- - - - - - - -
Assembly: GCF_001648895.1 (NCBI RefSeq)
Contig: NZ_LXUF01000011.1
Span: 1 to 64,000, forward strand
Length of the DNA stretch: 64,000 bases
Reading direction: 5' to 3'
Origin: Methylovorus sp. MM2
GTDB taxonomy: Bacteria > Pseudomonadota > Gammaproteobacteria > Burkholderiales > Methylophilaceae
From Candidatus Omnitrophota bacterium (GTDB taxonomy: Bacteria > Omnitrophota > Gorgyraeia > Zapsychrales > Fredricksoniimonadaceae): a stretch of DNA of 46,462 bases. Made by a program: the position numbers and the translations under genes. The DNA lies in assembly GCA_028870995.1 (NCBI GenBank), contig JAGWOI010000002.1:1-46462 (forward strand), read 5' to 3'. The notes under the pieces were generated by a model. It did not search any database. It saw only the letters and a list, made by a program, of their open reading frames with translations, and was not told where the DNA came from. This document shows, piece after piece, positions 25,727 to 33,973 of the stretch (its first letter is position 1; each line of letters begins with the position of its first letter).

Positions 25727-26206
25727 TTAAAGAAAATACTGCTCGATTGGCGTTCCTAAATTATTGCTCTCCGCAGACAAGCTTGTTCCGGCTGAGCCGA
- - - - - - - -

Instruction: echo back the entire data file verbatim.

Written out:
Assembly: GCF_001648895.1 (NCBI RefSeq)
Contig: NZ_LXUF01000011.1
Span: 1 to 64,000, forward strand
Length of the DNA stretch: 64,000 bases
Reading direction: 5' to 3'
Origin: Methylovorus sp. MM2
GTDB taxonomy: Bacteria > Pseudomonadota > Gammaproteobacteria > Burkholderiales > Methylophilaceae
From Candidatus Omnitrophota bacterium (GTDB taxonomy: Bacteria > Omnitrophota > Gorgyraeia > Zapsychrales > Fredricksoniimonadaceae): a stretch of DNA of 46,462 bases. Made by a program: the position numbers and the translations under genes. The DNA lies in assembly GCA_028870995.1 (NCBI GenBank), contig JAGWOI010000002.1:1-46462 (forward strand), read 5' to 3'. The notes under the pieces were generated by a model. It did not search any database. It saw only the letters and a list, made by a program, of their open reading frames with translations, and was not told where the DNA came from. This document shows, piece after piece, positions 25,727 to 33,973 of the stretch (its first letter is position 1; each line of letters begins with the position of its first letter).

Positions 25727-26206
25727 TTAAAGAAAATACTGCTCGATTGGCGTTCCTAAATTATTGCTCTCCGCAGACAAGCTTGTTCCGGCTGAGCCGA